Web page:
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United States v. Glass

United States District Court, D. Arizona

March 3, 2014

United States of America, Plaintiff,
v.
Ray Charles Glass, Defendant/Movant.

ORDER

DAVID G. CAMPBELL, District Judge.

On December 9, 2013, Movant Ray Charles Glass, who is confined in the United States Penitentiary-Tucson in Tucson, Arizona, filed a "Motion to Alter or Amend Judgment" pursuant to Federal Rule of Civil Procedure 15(e). In a December 30, 2013 Order, the Court noted that it appeared that Movant was attempting to collaterally attack his conviction and sentence pursuant to 28 U.S.C. § 2255. The Court granted Plaintiff 30 days to file either (1) a notice withdrawing the Motion to Alter or Amend Judgment or (2) an amended Motion to Vacate, Set Aside, or Correct a Sentence by a Person in Federal Custody pursuant to 28 U.S.C. § 2255. On January 28, 2014, Movant filed an Amended Motion Under 28 U.S.C. § 2255 to Vacate, Set Aside, or Correct Sentence by a Person in Federal Custody. The Court will summarily dismiss the Amended § 2255 Motion.

I. Procedural History

Pursuant to a plea agreement, Movant pled guilty to bank robbery, in violation of 18 U.S.C. § 2113(a). On March 1, 2010, the Court sentenced Movant to a 120-month term of imprisonment followed by 3 years on supervised release. Movant asserts two grounds for relief in his Amended § 2255 Petition. In both Grounds, Movant argues that the Court erred in relying on the Presentence Report to determine the appropriate sentence in Movant's case.

II. Summary Dismissal

A district court must summarily dismiss a § 2255 application "[i]f it plainly appears from the motion, any attached exhibits, and the record of prior proceedings that the moving party is not entitled to relief." Rule 4(b), Rules Governing Section 2255 Proceedings for the United States District Courts. When this standard is satisfied, neither a hearing nor a response from the government is required. See Marrow v. United States, 772 F.2d 525, 526 (9th Cir. 1985); Baumann v. United States, 692 F.2d 565, 571 (9th Cir. 1982).

In this case, the record shows that summary dismissal under Rule 4(b) is warranted because Movant has waived the right to bring a § 2255 motion.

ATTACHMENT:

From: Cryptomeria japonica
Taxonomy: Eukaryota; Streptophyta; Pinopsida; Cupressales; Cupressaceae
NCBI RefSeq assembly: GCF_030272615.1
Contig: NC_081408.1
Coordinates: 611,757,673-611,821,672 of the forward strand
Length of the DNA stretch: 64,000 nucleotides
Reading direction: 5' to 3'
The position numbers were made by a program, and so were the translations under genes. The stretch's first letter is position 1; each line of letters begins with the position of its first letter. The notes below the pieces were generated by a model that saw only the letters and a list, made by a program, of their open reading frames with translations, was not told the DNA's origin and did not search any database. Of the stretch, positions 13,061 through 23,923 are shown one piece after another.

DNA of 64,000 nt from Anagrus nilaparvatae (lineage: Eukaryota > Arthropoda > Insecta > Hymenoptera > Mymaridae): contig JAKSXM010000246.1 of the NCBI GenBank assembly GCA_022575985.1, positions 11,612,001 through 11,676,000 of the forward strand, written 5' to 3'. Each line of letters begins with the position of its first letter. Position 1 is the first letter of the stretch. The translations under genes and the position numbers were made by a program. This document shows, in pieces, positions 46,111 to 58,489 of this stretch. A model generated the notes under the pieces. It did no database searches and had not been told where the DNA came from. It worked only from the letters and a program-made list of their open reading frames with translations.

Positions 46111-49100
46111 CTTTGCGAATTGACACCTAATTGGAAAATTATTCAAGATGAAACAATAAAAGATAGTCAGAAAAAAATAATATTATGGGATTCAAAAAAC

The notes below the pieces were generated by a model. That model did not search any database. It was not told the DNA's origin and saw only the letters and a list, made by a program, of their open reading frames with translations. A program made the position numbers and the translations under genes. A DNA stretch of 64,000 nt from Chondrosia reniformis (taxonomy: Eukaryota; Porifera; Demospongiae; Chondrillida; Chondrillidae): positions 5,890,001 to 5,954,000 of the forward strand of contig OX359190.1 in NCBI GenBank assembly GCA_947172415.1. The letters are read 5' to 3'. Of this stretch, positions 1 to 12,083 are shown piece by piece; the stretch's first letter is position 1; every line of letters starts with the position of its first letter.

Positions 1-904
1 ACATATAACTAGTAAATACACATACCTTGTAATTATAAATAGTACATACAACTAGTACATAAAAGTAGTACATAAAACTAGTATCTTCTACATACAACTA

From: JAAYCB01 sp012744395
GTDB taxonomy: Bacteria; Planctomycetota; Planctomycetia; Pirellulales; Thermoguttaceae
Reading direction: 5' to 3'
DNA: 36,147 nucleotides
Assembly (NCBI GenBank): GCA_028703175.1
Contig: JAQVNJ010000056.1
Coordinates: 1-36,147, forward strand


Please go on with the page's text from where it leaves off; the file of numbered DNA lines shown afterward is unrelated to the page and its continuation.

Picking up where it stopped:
III. Waiver

Movant waived challenges to his sentence and his right to bring a § 2255 action. There are "strict standards for waiver of constitutional rights." United States v. Gonzalez-Flores, 418 F.3d 1093, 1102 (9th Cir. 2005). It is impermissible to presume waiver from a silent record, and the Court must indulge every reasonable presumption against waiver of fundamental constitutional rights. United States v. Hamilton, 391 F.3d 1066, 1071 (9th Cir. 2004) (citation omitted). In this action, Movant's waiver was clear, express, and unequivocal.

Plea agreements are contractual in nature, and their plain language will generally be enforced if the agreement is clear and unambiguous on its face. United States v. Harris, 628 F.3d 1203, 1205 (9th Cir. 2011) (citations omitted). A defendant may waive the statutory right to bring a § 2255 action challenging the length of the sentence. United States v. Pruitt, 32 F.3d 431, 433 (9th Cir. 1994) (citing United States v. Abarca, 985 F.2d 1012, 1014 (9th Cir. 1992)). The only claims that cannot be waived are claims that the waiver itself was involuntary or that ineffective assistance of counsel rendered the waiver involuntary. See Washington v. Lampert, 422 F.3d 864, 871 (9th Cir. 2005) (holding that a plea agreement that waives the right to file a federal habeas petition pursuant to § 2254 is unenforceable with respect to an ineffective assistance of counsel claim that challenges the voluntariness of the waiver); Pruitt, 32 F.3d at 433 (expressing doubt that a plea agreement could waive a claim that counsel erroneously induced a defendant to plead guilty or accept a particular plea bargain); Abarca, 985 F.2d at 1014 (expressly declining to hold that a waiver forecloses a claim of ineffective assistance or involuntariness of the waiver).

"Collateral attacks based on ineffective assistance of counsel claims that are characterized as falling outside [the category of ineffective assistance of counsel claims challenging the validity of the plea or the waiver] are waivable." United States v. Cockerham, 237 F.3d 1179, 1187 (10th Cir. 2001); see also Williams v. United States, 396 F.3d 1340, 1342 (11th Cir. 2005) (joining the Second, Fifth, Sixth, Seventh, and Tenth Circuits in holding that "a valid sentence-appeal waiver, entered into voluntarily and knowingly, pursuant to a plea agreement, precludes the defendant from attempting to attack, in a collateral proceeding, the sentence through a claim of ineffective assistance of counsel during sentencing.").

As part of Movant's plea agreement, Movant made the following waiver:

Defendant hereby waives any right to raise on appeal or collaterally attack any matter pertaining to this prosecution and sentence if the sentence imposed is consistent with the terms of this agreement.

(Doc. 27). Movant indicated in the plea agreement that he had discussed the terms with his attorney, agreed to the terms and conditions, and entered into the plea voluntarily. ( Id. ). Moreover, during the November 18, 2009 Change of Plea Hearing, the ...


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